The Attacks against the Brazilian Amazon and its Native Populations: Are We Witnessing Crimes that Fall under the Jurisdiction of the ICC?

By Melina Lima, Gabriela Silva, and Maria Clara Pontes.

[Melina Lima is an International Law Professor at IBMEC in Brazil. She leads a research group on International Law and the Amazon. Gabriela Silva and Maria Clara Pontes are undergraduate law students and researchers at International Law and the Amazon research group.]

The Amazon and its native populations have been under attack since the beginning of the European colonization, which means that they have endured invasions, diseases, and deforestation, among many other threats for centuries. Nowadays, however, their situation is deteriorating rapidly, as the current Brazilian administration shows literally no concern for the environment or for the indigenous populations. This article intends to analyze this situation through the lens of international law, but before doing it we shall present some of the facts and numbers concerning the Brazilian Amazon and its autochthonous populations.  

Addressing the deforestation topic, the Brazilian Amazon has lost 34% more of its forest in 2019 than in the year before, according to INPE (country’s space agency). From 2005 on, deforestation had decreased significantly, but since 2015 it has been on the rise again. Soybean production for world markets and industrial-scale cattle ranching are two of the main reasons for the deforestation of the Amazon. The deforestation in indigenous lands has increased 64% during the first months of 2020, which is the biggest rate in the last 4 years according to INPE. Federal policies that weakened monitoring institutions and stimulate the invasion of lands that are still in process of demarcation contributed to this exponential growth. 

When it comes to demarcation of indigenous land, which is a constitutional provision in Brazil, the current demarcation figures show a significant setback. Although this constitutional norm has never been a guarantee that the demarcation would happen as it should, the situation has become even more alarming in the last two years. The former and the current administrations have not demarcated any new indigenous land. The Brazilian President, Jair Bolsonaro, stated right before being elected ‘I will not demarcate one square centimeter of indigenous land. Period’. He not only has been fulfilling his campaign promise; he is also paralyzing demarcation processes that were in the final stage.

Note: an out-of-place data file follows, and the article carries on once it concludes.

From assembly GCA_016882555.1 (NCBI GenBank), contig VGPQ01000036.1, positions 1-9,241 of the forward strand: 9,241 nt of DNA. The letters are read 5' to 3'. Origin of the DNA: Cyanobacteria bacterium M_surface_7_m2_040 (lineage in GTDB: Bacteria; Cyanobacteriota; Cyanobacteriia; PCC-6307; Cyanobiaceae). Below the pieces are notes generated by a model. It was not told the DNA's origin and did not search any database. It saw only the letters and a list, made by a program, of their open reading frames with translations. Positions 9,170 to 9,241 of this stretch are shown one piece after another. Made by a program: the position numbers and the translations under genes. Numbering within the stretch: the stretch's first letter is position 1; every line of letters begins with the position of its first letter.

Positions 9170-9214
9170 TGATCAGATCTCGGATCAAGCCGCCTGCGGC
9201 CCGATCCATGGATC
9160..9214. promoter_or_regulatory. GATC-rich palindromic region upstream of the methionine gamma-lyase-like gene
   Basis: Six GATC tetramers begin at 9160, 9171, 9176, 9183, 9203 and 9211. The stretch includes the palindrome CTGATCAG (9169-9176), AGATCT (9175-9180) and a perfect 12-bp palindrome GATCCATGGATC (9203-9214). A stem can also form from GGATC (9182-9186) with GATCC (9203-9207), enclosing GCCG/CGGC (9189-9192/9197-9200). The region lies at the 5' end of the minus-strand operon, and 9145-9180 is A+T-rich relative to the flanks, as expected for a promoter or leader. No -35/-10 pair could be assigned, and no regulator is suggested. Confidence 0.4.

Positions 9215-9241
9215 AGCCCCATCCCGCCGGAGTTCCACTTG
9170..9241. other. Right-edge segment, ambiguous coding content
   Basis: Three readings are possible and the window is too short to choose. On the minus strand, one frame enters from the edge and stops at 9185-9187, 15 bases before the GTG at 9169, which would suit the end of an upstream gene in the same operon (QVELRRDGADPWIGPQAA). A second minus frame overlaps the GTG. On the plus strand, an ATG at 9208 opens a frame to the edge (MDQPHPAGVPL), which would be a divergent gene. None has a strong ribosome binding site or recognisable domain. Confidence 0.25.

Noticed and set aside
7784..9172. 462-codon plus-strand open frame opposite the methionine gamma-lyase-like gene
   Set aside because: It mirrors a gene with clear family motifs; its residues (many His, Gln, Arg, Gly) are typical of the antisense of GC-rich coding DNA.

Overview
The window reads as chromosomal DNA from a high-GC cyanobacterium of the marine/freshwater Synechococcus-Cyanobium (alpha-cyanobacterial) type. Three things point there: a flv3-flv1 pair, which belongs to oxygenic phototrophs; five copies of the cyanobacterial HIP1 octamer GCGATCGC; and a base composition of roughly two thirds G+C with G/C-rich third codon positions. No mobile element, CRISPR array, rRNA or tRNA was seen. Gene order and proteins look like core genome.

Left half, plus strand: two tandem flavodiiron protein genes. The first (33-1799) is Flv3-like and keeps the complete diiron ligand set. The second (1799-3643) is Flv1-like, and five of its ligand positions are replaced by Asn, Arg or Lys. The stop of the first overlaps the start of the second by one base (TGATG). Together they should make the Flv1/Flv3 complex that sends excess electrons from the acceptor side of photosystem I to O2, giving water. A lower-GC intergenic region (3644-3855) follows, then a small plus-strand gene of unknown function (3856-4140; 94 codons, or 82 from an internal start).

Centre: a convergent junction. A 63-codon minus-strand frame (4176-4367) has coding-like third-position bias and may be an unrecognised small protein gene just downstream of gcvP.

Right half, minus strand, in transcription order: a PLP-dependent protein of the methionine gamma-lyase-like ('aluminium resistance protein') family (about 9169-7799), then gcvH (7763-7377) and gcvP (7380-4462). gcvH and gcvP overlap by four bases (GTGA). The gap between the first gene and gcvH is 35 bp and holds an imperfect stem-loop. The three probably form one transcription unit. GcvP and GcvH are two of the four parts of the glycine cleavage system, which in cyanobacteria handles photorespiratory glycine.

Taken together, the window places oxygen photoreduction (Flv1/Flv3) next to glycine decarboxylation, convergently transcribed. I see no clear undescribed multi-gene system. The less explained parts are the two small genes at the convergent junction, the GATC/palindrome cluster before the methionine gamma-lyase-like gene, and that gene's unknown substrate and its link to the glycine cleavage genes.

Other facts and figures also show that the Brazilian native peoples’ safety is in serious jeopardy. According to CIMI, out of 19 categories of systemic violence, there has been an increase in 16 of them. The cases of invasions and illegal exploitation rose from 109 to 256 in 2019. With respect to the COVID pandemic, the numbers are also disproportionate when compared with the non-native population. For instance, the mortality rate is 150% higher among indigenous. 

The facts and statistics presented above are only a portion of what is happening daily in the Brazilian Amazon and they engender many issues that relate directly to the international law field. In this text we will analyze the repercussions on the realm of International Criminal Law by examining the claim that the Amazon destruction constitutes ecocide and the possibility of describing the recent attacks against the Brazilian indigenous peoples as genocide. The analysis will reveal that the attacks against the native population is more likely to fall under the International Criminal Court’s (ICC) jurisdiction than the ecocide situation.     

The destruction of the Amazon and Ecocide

According to Polly Higgins, the crime of ecocide was supposed to be the fifth crime foreseen in the Rome Statute, along with war crimes, genocide, crimes against humanity (CAH) and crime of aggression. Although 50 out of 54 countries negotiating the treaty supported its inclusion, the crime of ecocide was removed in 1996 without much explanation. From then on until she died, Higgins dedicated her life to the endeavor of including this crime in the Rome Statute. To this end, the environmental lawyer and advocate proposed an amendment to the Rome Statute in 2010, which was submitted to the UN’s International Law Commission (ILC), but the same has not been added to the Rome Statute up until now.